The Q&A Archives: Rescuing my back yard

Question: I have just moved into a charming little house in Tucson, AZ and upon arrival on move-in day, I found that the back yard area had basically been neglected and then trashed by the previous tennants. Where there used to be grass, now there are only a smattering of weeds and what my grandmother would call

Answer: Congratulations on your move! You need to determine your sun exposures throughout the year, as that will determine what plants will thrive. For example, there are no lawn grasses that thrive in shade in the low desert. Is your backyard shady? That might contribute to the poor looking grass, as well as how it was cared for (watering/fertilizing/mowing/aeration/dethatching). Is the yard full sun part of the year, but mostly shady the rest of the year or vice versa? Keep a notebook with this info, marking sun exposures in different areas at different times of the year.

There are two distinct growing seasons in the low desert with different annuals thriving in each season. There's a cool season from approximately the end of September through April. Annuals can be installed from late September to February. Some gardeners prefer to wait until October, as cooler temperatures also help kill off whitefly populations which can quickly decimate plants.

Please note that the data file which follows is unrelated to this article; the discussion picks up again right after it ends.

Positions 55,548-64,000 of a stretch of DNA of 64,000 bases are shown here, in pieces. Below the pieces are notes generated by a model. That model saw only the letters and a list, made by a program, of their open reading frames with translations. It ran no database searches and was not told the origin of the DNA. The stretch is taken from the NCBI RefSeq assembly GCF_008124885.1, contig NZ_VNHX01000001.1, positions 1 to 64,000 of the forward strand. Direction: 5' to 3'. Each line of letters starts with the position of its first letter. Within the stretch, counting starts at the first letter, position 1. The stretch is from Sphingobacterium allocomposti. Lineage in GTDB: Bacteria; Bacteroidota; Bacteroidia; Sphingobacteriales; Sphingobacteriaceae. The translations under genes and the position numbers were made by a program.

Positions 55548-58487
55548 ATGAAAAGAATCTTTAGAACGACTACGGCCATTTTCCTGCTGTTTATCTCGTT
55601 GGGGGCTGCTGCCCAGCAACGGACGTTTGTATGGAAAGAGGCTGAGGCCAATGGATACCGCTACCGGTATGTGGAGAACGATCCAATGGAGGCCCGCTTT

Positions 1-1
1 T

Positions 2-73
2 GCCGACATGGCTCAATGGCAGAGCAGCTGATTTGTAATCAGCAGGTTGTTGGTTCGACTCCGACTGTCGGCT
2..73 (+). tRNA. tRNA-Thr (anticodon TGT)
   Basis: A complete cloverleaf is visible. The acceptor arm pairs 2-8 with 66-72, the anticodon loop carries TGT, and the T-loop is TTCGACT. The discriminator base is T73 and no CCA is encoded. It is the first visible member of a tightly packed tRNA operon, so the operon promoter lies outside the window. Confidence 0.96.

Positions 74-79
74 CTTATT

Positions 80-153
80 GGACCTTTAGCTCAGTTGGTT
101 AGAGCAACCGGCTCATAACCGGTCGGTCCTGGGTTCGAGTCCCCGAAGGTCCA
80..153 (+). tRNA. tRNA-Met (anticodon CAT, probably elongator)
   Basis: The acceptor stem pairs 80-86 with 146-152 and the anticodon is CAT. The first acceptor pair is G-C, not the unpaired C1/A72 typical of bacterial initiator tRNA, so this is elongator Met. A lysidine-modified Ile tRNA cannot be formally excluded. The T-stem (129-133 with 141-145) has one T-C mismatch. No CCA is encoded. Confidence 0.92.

The warm season starts with planting in mid to late February. Some plants will make it through the summer's heat; others will end their growth when the heat arrives in May or June.

Desert wildflowers, for example, wouldn't need any soil improvement, whereas non-native annuals would. As you can see, many variables come into play, and without more info, it's difficult for me to provide a direction. However, you are also in luck because Tucson has an excellent group of Master Gardeners, with a fine demonstration garden. Since you have so many plans and will undoubtedly have numerous follow-up questions, I'm going to refer you to them, so you can gather a wealth of info in one visit. Their gardens will also give you plenty of ideas on what thrives here (even though the midst of summer is not the best time for many plants). Pima County Cooperative Ext., 4210 Campbell Ave, Tucson, 520-626-5161. Feel free to send future specific questions that we can help you with.

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